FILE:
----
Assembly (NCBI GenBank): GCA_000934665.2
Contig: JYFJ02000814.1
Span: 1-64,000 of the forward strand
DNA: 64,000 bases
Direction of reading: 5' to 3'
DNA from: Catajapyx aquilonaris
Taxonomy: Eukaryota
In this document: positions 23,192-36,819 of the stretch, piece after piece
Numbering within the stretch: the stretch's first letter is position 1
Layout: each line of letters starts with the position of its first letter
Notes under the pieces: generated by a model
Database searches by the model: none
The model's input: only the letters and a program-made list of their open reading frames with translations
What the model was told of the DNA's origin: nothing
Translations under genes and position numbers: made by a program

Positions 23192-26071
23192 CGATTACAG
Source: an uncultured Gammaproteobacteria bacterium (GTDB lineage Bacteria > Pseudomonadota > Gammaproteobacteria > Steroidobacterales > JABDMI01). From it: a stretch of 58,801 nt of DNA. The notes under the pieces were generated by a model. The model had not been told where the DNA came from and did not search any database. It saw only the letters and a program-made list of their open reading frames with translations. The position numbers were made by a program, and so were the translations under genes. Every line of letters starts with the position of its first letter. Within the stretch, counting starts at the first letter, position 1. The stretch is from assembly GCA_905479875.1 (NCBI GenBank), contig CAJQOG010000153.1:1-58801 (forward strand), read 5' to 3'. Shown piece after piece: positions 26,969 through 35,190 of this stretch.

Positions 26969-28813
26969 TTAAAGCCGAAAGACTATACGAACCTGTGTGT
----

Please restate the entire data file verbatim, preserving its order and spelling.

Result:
Assembly (NCBI GenBank): GCA_000934665.2
Contig: JYFJ02000814.1
Span: 1-64,000 of the forward strand
DNA: 64,000 bases
Direction of reading: 5' to 3'
DNA from: Catajapyx aquilonaris
Taxonomy: Eukaryota
In this document: positions 23,192-36,819 of the stretch, piece after piece
Numbering within the stretch: the stretch's first letter is position 1
Layout: each line of letters starts with the position of its first letter
Notes under the pieces: generated by a model
Database searches by the model: none
The model's input: only the letters and a program-made list of their open reading frames with translations
What the model was told of the DNA's origin: nothing
Translations under genes and position numbers: made by a program

Positions 23192-26071
23192 CGATTACAG
Source: an uncultured Gammaproteobacteria bacterium (GTDB lineage Bacteria > Pseudomonadota > Gammaproteobacteria > Steroidobacterales > JABDMI01). From it: a stretch of 58,801 nt of DNA. The notes under the pieces were generated by a model. The model had not been told where the DNA came from and did not search any database. It saw only the letters and a program-made list of their open reading frames with translations. The position numbers were made by a program, and so were the translations under genes. Every line of letters starts with the position of its first letter. Within the stretch, counting starts at the first letter, position 1. The stretch is from assembly GCA_905479875.1 (NCBI GenBank), contig CAJQOG010000153.1:1-58801 (forward strand), read 5' to 3'. Shown piece after piece: positions 26,969 through 35,190 of this stretch.

Positions 26969-28813
26969 TTAAAGCCGAAAGACTATACGAACCTGTGTGT